Nearly a quarter of a million Floridians are being warned not to wash their faces with tap water after a man died of a brain-eating amoeba in February.
The advice, which applies to Charlotte County’s nearly 200,000 residents, comes after a county resident died on February 20.
Officials believe the anonymous man contracted the brain-eating infection by washing his face and flushing his sinuses with infected tap water.
Infections by Naegleria fowleri, a microscopic unicellular amoeba, are very rare. The infection is known as primary amebic meningoencephalitis (PAM) and occurs when contaminated water gets up your nose.
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There are no known effective treatments for the disease, and about 97% of those who contract it die. Only four patients survived the infection in the US from 1962 to 2021.
The CDC told FOX 4 Fort Myers that this is the first case of a person in Florida being infected through tap water. It is also the first case in the US to happen during a winter month.
dr Mobeen Rathore, a disease expert at the University of Florida, advised all Charlotte County residents not to expose their noses to tap water during this time.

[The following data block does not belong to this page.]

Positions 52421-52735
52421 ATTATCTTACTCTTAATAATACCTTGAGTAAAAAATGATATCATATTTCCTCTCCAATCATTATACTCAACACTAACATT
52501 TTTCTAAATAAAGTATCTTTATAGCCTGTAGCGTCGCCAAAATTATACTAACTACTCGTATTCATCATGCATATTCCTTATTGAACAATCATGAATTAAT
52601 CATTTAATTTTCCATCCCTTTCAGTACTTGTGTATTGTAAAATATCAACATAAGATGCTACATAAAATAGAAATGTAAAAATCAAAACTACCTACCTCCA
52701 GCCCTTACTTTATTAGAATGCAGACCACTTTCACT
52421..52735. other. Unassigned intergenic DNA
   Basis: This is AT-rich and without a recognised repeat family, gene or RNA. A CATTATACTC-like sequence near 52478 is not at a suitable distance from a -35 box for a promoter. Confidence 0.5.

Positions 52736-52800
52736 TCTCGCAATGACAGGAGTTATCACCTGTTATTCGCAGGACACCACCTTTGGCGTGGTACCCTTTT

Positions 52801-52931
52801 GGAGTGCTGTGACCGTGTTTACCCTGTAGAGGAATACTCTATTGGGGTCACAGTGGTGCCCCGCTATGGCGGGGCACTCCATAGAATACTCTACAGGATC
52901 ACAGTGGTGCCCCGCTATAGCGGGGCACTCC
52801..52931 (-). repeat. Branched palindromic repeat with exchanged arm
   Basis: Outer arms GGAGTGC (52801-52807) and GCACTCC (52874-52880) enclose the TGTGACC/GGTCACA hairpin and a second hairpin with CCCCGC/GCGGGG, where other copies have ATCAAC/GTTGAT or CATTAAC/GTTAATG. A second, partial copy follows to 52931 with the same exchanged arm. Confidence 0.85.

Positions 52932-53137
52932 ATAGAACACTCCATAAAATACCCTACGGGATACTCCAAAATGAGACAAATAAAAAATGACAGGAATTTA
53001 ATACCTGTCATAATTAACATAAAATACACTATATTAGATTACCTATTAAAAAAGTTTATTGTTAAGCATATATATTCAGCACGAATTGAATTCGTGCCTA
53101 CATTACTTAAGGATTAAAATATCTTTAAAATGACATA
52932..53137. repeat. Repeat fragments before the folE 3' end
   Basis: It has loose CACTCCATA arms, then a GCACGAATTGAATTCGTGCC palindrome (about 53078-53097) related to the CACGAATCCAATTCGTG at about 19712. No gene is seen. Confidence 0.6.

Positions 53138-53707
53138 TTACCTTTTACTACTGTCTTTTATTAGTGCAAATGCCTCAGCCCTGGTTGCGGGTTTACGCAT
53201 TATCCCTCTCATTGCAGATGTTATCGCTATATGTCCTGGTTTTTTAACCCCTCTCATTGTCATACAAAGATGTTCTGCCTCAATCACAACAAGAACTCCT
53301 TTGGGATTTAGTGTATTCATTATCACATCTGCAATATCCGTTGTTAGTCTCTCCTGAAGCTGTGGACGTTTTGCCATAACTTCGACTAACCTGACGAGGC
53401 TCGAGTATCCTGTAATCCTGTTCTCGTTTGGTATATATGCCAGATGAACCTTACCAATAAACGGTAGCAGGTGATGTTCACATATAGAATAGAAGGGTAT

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“Unless it gets deleted [by authorities] You should avoid getting water up your nose, at least for now,” said Dr. Rathore of the Daily Mail. “Avoid getting your nose in the shower.”
If it is unavoidable, residents are instructed to boil the water first. Officials stressed that the infection could not come from drinking tap water.
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“Infection with Naegleria fowleri is EXTREMELY RARE and can only happen when water contaminated with amoebas enters the body through the nose,” the Florida Department of Health tweeted on Friday. “You CANNOT get infected by drinking tap water.”
Fox News Digital’s Elizabeth Pritchett contributed to this report.